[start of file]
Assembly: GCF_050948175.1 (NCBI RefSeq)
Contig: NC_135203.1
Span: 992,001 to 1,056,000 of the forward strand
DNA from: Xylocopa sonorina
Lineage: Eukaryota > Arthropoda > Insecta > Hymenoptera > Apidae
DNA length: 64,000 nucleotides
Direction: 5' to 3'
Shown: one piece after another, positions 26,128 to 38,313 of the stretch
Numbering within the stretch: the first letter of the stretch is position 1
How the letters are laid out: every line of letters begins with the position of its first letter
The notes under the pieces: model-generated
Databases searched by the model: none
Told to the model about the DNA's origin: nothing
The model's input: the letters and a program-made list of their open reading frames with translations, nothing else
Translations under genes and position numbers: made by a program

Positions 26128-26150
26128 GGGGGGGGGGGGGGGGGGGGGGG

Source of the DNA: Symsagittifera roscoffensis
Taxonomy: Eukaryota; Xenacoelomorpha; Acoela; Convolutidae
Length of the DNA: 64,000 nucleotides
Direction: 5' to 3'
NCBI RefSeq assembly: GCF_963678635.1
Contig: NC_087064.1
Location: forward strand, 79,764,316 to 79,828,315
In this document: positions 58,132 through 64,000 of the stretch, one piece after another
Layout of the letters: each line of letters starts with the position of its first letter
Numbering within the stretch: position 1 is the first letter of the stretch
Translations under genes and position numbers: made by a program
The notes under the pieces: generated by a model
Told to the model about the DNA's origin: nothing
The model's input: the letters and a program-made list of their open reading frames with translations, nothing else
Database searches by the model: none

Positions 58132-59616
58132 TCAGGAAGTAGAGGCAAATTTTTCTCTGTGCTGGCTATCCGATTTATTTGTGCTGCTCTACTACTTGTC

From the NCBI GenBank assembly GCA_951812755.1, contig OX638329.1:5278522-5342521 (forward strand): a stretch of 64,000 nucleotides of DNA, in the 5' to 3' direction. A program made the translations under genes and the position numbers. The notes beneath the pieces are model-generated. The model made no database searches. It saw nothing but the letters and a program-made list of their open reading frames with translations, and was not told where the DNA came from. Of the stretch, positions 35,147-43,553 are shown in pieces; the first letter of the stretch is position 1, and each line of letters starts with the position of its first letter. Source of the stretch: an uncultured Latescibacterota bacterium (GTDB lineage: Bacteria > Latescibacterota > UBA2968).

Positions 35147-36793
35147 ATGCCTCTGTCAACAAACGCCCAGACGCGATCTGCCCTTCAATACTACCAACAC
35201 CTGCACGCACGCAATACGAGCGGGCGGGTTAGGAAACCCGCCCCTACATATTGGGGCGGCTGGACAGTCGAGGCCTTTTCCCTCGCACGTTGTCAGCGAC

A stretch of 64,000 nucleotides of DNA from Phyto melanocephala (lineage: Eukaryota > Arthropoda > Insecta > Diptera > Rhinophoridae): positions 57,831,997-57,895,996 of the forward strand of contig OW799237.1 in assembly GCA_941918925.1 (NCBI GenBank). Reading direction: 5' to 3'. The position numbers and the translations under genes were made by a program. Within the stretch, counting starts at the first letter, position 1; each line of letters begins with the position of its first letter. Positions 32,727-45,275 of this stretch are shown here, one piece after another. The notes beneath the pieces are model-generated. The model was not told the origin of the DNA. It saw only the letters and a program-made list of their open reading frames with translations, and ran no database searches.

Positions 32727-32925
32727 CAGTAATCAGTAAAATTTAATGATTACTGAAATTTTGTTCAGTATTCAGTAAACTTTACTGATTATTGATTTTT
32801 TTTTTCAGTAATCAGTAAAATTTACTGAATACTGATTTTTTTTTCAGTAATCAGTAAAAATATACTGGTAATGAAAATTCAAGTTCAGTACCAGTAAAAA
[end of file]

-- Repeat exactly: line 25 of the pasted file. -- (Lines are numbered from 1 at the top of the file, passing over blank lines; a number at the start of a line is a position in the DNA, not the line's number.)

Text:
In this document: positions 58,132 through 64,000 of the stretch, one piece after another